“Dear Mexicans, (and everybody else offended by Donald Trump’s remarks) As an American, I want you to know that as is the case in most countries, people with a public voice many times misrepresent the public. We are not a racist country and we are all aware that this country was founded by immigrants. We appreciate all of your hard work, and we apologize on behalf [sic] his lost soul. With the exception of Native Americans, of which there are very few remaining, no one has the right to state vicious [sic] claim to America. Let’s see if we can work together to find a more viable solution to all of these border issues. We hear you and we see you and we want to help you.”

Candace Owens, the anti-bullying advocate

After Degree180 shuttered, Owens joined a group of women to launch an anti-cyberbullying and troll website, called SocialAutopsy.com. In a 2016 interview with the Connecticut Post, Owens referred to the racist bullying she experienced as a teenager as the impetus for tackling cyberbullying.

The website was intended to be a suppository for publicly made online comments. It would have allowed social media users to upload screenshots of offensive or bullying comments, which then could be discovered by Social Autopsy’s database of people. Critics pointed out that the site would make it easy to dox people and could become a serious, and perhaps legal, risk to online privacy.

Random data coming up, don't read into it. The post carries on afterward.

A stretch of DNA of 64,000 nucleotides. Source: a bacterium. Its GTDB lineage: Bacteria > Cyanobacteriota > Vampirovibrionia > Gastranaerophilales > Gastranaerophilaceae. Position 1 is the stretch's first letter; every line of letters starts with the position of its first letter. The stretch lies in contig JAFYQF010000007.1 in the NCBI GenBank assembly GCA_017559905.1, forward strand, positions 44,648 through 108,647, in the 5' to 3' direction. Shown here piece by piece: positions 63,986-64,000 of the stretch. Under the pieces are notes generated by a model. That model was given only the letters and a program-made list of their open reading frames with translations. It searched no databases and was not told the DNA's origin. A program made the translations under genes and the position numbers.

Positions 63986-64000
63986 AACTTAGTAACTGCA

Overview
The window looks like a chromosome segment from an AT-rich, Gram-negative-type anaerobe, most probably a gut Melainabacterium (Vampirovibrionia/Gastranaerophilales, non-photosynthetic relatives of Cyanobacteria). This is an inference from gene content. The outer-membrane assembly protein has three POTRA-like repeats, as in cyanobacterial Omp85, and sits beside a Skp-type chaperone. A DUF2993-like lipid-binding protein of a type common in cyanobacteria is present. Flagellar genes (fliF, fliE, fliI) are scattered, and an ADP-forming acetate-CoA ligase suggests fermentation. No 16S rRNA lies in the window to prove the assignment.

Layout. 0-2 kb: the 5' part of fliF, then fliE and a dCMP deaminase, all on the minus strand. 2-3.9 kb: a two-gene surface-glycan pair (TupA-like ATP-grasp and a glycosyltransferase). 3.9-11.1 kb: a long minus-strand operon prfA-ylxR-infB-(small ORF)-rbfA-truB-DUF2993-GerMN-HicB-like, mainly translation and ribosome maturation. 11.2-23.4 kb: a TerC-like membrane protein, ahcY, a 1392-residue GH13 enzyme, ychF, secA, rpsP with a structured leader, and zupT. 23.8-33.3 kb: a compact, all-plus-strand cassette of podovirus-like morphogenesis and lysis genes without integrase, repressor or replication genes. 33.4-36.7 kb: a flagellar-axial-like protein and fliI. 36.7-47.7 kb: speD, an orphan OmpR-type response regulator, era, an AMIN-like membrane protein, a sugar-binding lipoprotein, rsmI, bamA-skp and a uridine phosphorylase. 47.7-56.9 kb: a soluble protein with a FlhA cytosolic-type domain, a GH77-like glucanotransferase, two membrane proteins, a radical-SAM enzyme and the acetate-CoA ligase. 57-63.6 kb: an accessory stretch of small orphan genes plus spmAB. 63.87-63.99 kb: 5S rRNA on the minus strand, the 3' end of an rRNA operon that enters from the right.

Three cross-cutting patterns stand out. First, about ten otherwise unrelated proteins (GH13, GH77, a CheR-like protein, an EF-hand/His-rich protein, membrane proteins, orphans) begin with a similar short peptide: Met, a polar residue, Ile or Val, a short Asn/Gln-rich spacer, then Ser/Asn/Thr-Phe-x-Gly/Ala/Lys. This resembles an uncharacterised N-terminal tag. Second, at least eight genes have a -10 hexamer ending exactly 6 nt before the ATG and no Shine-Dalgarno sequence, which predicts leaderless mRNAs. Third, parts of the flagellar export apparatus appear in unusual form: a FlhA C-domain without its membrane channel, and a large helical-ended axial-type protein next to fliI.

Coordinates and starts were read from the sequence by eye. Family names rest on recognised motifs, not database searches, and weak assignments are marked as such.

Owens launched a Kickstarter campaign to raise US$75,000 for the website that would “put an end to [online-bullying] once and for all.” The campaign received 54 backers and US$4,244 in pledged donations.

In response to the venture’s struggles, Owens turned to Twitter where she claimed that the site’s failure was the result of a concerted conspiracy against her and Social Autopsy. Owens tweeted a series of accusations alleging that outside parties were trying to sabotage the effort.

Candace Owens, the Trump supporter

Since the collapse of Social Autopsy, Owens has embraced a new identity: a Trump-supporting, outspoken conservative who happens to also be black. She has built up a following of millions across YouTube, Facebook and Twitter. Her videos frequently criticize the black community as well as white liberals and other opponents of Trump.

Her praise of the president got his attention. In June 2018, Owens met with Trump at the White House, posting a picture of the encounter on Twitter with the caption, “This is the greatest President of our lifetime. As a matter of fact, not opinion.” She regularly includes #MAGA in her tweets and the rapper Kanye West, another vocal black supporter of Trump, has become a fan.

Owens has twice spoken before a committee for the House of Representatives. In April 2019, she appeared at the “Hate Crimes and White Nationalism” hearing at which she stated that “Democrat policies” did more harm to black people than white nationalism.